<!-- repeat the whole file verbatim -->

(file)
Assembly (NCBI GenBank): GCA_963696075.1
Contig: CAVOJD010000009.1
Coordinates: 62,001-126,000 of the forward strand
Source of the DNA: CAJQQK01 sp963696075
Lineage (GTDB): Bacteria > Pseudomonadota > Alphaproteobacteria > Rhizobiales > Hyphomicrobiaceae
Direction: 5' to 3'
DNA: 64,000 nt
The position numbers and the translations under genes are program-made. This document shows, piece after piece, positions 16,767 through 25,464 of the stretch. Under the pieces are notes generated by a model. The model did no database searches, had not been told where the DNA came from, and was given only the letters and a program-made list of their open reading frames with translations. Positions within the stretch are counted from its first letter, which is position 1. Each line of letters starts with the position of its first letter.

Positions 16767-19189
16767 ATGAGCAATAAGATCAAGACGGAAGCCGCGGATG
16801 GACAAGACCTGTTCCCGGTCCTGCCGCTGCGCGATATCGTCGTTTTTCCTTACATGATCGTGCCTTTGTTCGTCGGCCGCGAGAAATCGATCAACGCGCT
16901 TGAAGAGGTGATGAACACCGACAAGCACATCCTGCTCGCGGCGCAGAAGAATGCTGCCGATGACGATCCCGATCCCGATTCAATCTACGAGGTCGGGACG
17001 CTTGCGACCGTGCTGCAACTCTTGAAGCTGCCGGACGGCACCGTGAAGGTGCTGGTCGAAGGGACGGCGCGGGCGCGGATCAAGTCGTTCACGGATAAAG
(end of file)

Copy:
Assembly (NCBI GenBank): GCA_963696075.1
Contig: CAVOJD010000009.1
Coordinates: 62,001-126,000 of the forward strand
Source of the DNA: CAJQQK01 sp963696075
Lineage (GTDB): Bacteria > Pseudomonadota > Alphaproteobacteria > Rhizobiales > Hyphomicrobiaceae
Direction: 5' to 3'
DNA: 64,000 nt
The position numbers and the translations under genes are program-made. This document shows, piece after piece, positions 16,767 through 25,464 of the stretch. Under the pieces are notes generated by a model. The model did no database searches, had not been told where the DNA came from, and was given only the letters and a program-made list of their open reading frames with translations. Positions within the stretch are counted from its first letter, which is position 1. Each line of letters starts with the position of its first letter.

Positions 16767-19189
16767 ATGAGCAATAAGATCAAGACGGAAGCCGCGGATG
16801 GACAAGACCTGTTCCCGGTCCTGCCGCTGCGCGATATCGTCGTTTTTCCTTACATGATCGTGCCTTTGTTCGTCGGCCGCGAGAAATCGATCAACGCGCT
16901 TGAAGAGGTGATGAACACCGACAAGCACATCCTGCTCGCGGCGCAGAAGAATGCTGCCGATGACGATCCCGATCCCGATTCAATCTACGAGGTCGGGACG
17001 CTTGCGACCGTGCTGCAACTCTTGAAGCTGCCGGACGGCACCGTGAAGGTGCTGGTCGAAGGGACGGCGCGGGCGCGGATCAAGTCGTTCACGGATAAAG